If the personal is political, it seems it would extend that women’s own experiences with miscarriage would lead to sympathy for those facing similar losses.  Perhaps I’m waiting for the uprising of women who’ve had miscarriages without legal interference, to defend their less fortunate sisters.  At least I hope that candidate Bachmann will use her bully pulpit to express not only sadness about her miscarriage but outrage over the imprisonment of women who have lost their pregnancies as well. 

There’s a miscarriage of justice that needs to be righted.

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  • charlene-0

    I have read many articles on this site, some eliciting a nod of the head, others a chuckle. But this one takes the cake in terms of “overreach.” Does any intelligent man or woman truly believe that Bachman and her allies really wish to “incarcerate” women who have miscarriages? Of course, if you redefine “miscarriage,” anything is possible.

    You suspend reality and do your readers an injustice with such a screed.

    Truly shameless and dispicable.

     

  • prochoiceferret

    Does any intelligent man or woman truly believe that Bachman and her allies really wish to “incarcerate” women who have miscarriages?

     

    Why wouldn’t they? This already happens regularly in countries like Nicaragua, and she has already agreed with off-the-wall stuff like Black children being better off under slavery.

     

    Of course, if you redefine “miscarriage,” anything is possible.

     

    Well, they’ve already tried to redefine “rape.” It’s not like “miscarriage” will be any harder.

     

    You suspend reality and do your readers an injustice with such a screed.

    Truly shameless and dispicable.

     

    Ms. Bachmann certainly does.

  • jennifer-starr

    You know, Mom Charlene, there was a time when I would’ve said ‘of course not’, and called this farfetched and hyperbolic. But no longer. Women are already being jailed for miscarriages in Mississippi and Alabama, so anything is possible in this current climate.  Bachmann and friends seem to be bringing us closer to a theocracy each and every day–if they had their way this would be a Christian version of Afghanistan under the Taliban.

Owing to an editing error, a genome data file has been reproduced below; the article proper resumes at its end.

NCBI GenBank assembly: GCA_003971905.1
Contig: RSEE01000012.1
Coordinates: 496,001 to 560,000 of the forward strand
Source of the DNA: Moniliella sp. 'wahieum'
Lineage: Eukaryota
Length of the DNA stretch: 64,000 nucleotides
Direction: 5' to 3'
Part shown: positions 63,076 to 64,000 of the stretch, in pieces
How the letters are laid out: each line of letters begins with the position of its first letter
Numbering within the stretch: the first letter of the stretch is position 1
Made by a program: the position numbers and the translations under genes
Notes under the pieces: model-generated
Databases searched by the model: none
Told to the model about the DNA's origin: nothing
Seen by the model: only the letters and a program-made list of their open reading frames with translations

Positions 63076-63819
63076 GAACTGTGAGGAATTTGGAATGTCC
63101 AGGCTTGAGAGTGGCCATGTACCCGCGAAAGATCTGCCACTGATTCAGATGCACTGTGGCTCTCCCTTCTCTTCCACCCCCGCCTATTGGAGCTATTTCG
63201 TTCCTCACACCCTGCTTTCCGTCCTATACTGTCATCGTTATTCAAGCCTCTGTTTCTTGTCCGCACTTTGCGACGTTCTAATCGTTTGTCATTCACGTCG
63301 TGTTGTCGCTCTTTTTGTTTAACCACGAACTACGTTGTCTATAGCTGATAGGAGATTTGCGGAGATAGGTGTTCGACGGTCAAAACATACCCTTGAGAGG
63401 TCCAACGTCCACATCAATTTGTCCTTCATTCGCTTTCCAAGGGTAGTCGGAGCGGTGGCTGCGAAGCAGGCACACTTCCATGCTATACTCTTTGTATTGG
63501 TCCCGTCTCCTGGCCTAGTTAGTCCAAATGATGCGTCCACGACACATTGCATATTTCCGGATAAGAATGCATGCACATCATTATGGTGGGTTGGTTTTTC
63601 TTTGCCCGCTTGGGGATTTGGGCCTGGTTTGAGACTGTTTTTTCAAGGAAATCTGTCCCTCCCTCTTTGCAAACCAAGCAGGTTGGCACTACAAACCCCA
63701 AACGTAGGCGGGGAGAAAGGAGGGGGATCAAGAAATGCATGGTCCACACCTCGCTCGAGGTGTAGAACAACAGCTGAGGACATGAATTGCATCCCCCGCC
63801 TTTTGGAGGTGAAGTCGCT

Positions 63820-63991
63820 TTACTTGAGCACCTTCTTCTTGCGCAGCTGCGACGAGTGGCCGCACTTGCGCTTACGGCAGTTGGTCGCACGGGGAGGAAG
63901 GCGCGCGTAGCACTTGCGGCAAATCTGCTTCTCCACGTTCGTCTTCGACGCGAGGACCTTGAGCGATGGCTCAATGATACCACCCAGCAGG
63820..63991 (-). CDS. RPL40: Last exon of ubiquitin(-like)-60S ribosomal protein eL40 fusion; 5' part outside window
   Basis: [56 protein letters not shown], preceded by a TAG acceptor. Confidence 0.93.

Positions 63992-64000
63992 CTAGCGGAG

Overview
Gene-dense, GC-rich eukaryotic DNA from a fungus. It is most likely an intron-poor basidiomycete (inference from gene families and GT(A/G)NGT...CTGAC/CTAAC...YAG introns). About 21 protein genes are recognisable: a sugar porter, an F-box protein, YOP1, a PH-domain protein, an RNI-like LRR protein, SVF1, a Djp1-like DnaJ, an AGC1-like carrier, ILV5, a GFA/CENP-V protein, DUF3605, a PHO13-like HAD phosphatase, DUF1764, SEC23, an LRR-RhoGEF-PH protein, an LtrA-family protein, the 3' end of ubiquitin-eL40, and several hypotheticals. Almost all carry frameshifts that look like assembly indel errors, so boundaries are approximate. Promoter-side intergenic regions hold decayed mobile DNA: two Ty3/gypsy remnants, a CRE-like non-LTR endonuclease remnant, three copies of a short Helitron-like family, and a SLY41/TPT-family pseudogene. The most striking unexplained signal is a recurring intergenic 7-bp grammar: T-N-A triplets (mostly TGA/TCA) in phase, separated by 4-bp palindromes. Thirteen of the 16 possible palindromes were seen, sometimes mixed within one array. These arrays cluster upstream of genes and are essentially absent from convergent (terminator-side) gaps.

• ack

    Charlene, this blog has extensively covered legislation in various states where the language is so vague that women and girls would, indeed, be subject to investigations of miscarriages. It has covered cases where women and girls were subject to court orders for refusing to undergo a C-section.

     

    Draw the argument of those bills to their logical conclusion. A woman is pregnant. She miscarries. Health care providers decide it may have been caused by something she did. What happens next?

  • crowepps

    Woman in Iowa arrested for falling down the stairs

    That’s when things got really bad and really crazy. Alone, distraught, and frightened, Taylor confided in the nurse treating her that she hadn’t always been sure she’d wanted this baby, now that she was single and unemployed. She’d considered both adoption and abortion before ultimately deciding to keep the child. The nurse then summoned a doctor, who questioned her further about her thoughts on ending the pregnancy. Next thing Taylor knew, she was being arrested for attempted feticide. Apparently the nurse and doctor thought that Taylor threw herself down the stairs on purpose.

    http://blogtown.portlandmercury.com/BlogtownPDX/archives/2010/03/02/woman-in-iowa-arrested-for-falling-down-the-stairs-while-pregnant

    and